THAI-LAOS CULINARY TIME WITH KHAO KOR LOCALS

THAI-LAOS CULINARY TIME WITH KHAO KOR LOCALS

When in Rome, do as the Romans do.

Having arrived at Saiphin’s house in Khao Kor district in Petchabun province, Thailand, I found myself surrounded by the laughter and joyful smiles of Saiphin’s friends and family.  It had been a year since she last visited her hometown, so we all were greeted by over 40 people from her local area.

Being known as the best chef in town, Saiphin took no time to wind down;  she headed straight to her mother’s kitchen at the back of her house.  Excited to get to learn to cook with the locals and for the locals, I helped her sort out and wash all the fresh ingredients we got earlier at the most well-known market in the area, Lhom Sak Market.  (To view amazing images of vibrant, fresh and organic fruits, vegetable and other essentials and read more about this food-oriented trip of ours on my previous post, click HERE.

Fresh Colours of Fresh Market
Homegrown vegetables and spices we bought earlier from Lhom Sak Market.  Photo courtesy of Bee Xoomsai.

And just to give you a rough idea of the general atmosphere of our cooking sessions there, here is a quick video:

The full video of this cooking sessions (3 dishes) is at the bottom of this blog post

We started making breakfast for everyone, but trust me this was nothing like your average everyday-life breakfast.  The long ingredient list includes exotic vegetables and spices–eg. climbing wattles, laser galangal–as well items not for the faint-hearted: raw minced pork, sun dried fish, ant eggs….

But hey, like I said, When in Rome!  So bring it on!  Saiphin was the head chef in the kitchen and she decided we were making 3 main dishes:  “Larb Moo Dib”, “Miang Hua Toon”, and “Kaeng Pak Waan”.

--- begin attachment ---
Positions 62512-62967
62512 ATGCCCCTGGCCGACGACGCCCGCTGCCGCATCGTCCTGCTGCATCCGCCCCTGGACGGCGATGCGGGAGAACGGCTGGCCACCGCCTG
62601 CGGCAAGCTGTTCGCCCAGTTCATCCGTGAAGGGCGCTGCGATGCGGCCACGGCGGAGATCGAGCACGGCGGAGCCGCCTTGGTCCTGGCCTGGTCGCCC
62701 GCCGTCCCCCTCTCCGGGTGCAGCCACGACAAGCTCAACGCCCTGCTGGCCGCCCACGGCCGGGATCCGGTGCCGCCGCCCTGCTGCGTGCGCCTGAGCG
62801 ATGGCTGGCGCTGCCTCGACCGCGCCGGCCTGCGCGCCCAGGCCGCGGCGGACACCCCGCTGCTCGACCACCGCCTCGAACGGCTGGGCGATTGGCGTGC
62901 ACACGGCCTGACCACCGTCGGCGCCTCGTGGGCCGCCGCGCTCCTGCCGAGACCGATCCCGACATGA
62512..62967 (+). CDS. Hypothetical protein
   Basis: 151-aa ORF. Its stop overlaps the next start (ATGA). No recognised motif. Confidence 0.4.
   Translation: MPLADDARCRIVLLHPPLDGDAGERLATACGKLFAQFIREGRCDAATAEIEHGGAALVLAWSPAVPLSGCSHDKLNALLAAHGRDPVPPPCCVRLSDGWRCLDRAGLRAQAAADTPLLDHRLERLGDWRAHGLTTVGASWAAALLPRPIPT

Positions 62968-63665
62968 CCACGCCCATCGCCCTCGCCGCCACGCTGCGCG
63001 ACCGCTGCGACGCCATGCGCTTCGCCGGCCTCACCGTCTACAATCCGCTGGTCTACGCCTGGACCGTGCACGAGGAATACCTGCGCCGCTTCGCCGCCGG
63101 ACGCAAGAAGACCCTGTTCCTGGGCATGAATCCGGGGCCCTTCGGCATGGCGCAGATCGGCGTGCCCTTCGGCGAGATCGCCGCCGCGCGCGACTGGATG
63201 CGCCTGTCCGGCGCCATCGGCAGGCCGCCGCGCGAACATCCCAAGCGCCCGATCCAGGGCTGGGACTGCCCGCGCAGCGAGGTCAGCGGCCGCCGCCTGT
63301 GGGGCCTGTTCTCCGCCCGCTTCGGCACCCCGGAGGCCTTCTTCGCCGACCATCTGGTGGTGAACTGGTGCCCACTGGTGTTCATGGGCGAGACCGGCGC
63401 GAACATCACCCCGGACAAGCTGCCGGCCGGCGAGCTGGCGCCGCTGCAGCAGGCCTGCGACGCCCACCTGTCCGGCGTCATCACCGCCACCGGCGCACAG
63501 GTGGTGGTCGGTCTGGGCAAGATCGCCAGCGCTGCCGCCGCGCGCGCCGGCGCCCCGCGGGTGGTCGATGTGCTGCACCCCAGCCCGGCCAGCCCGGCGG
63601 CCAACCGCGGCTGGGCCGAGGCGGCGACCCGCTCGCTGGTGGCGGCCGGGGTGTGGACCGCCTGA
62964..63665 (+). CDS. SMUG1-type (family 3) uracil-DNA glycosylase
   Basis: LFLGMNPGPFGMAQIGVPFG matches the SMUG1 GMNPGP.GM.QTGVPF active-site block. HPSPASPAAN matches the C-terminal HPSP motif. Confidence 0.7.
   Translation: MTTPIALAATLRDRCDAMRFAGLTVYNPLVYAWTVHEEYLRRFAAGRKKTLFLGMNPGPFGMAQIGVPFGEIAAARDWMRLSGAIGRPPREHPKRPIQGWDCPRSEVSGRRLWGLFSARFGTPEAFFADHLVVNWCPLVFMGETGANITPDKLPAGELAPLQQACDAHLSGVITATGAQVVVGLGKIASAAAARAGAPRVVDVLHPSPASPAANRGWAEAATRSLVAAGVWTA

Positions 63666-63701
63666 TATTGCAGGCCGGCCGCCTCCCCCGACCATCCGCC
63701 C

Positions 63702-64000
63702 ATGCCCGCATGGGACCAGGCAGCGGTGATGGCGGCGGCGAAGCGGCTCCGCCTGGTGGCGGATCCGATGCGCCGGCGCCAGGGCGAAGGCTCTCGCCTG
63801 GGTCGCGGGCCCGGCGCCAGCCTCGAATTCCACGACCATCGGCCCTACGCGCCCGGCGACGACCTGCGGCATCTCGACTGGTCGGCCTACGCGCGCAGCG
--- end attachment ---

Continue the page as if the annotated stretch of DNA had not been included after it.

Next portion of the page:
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Saiphin and her Aunts getting into action.  Photo courtesy of Naurarat Suksomstarn.

So let’s get into brief detail of these Thai-Laos dishes shall we?

First dish, Larb Moo Dib.  If you are a fan of Thai food, you might be familiar with Larb or Larb Tod.  Seasoned with fish sauce, lime juice and a bit of sugar, Larb usually consists of boiled minced pork mixed with shallots, spring onions, coriander, kaffir lime leaves, mint leaves, roasted rice with lemongrass and a generous amount of dried chili flakes.  However, since “moo dib” means “raw pork”, this version of Larb consisted of raw minced pork as opposed to boiled minced pork.  Saiphin explained that it wasn’t unusual to throw in some boiled pork liver as well for some added texture and aroma.

I myself am not a big fan of liver and so I didn’t try the dish, but everyone included the 2 very brave visitors from England said this Larb Moo Dib was an explosion of flavours in your mouth.  Dominated by the fragrance of various herb and spices, this dish was a fine balance of extreme tastes: sweet, sour, salty and spicy.

Larb Moo Dib in the making.
Larb Moo Dib in the making.
Larb Moo Dib in the making.  Photo courtesy of Naurarat Suksomstarn.
Larb Moo Dib in the making. Photo courtesy of Naurarat Suksomstarn.
Larb Moo Dib in the making. Photo courtesy of Narurarat Suksomstarn
Larb Moo Dib in the making. Photo courtesy of Narurarat Suksomstarn

 

Second Dish: Miang Hua Toon.  

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How Miang salad is usually eaten (this is Miang Hua Toon).  Photo courtesy of Naurarat Suksomstarn.

I can say this is a truly exotic dish.  I am fully Thai and have spent over 20 years in Thailand but I had never ever heard of this dish.  That was of course until I sat down with Saiphin and helped her make it.  Apparently most Thai people don’t know of this salad too, as it is a rare delicacy from this local area.   The main ingredients are the usual ingredients for “Miang“, which is a special kind of Thai salad.  Miang salad is not eaten with fork and spoon or knife–each bite is wrapped with some vegetable leaves and is eaten with one’s hand.

 

 

 

 

 

 

 

 

 

Hua Toon is a very rare root vegetable only found in very few areas of Thailand, if not only around Khao Kor district.  It tastes very similar to taro, but the colour is more creamy and yellowish.  Here is how the plant and the shredded roots look like: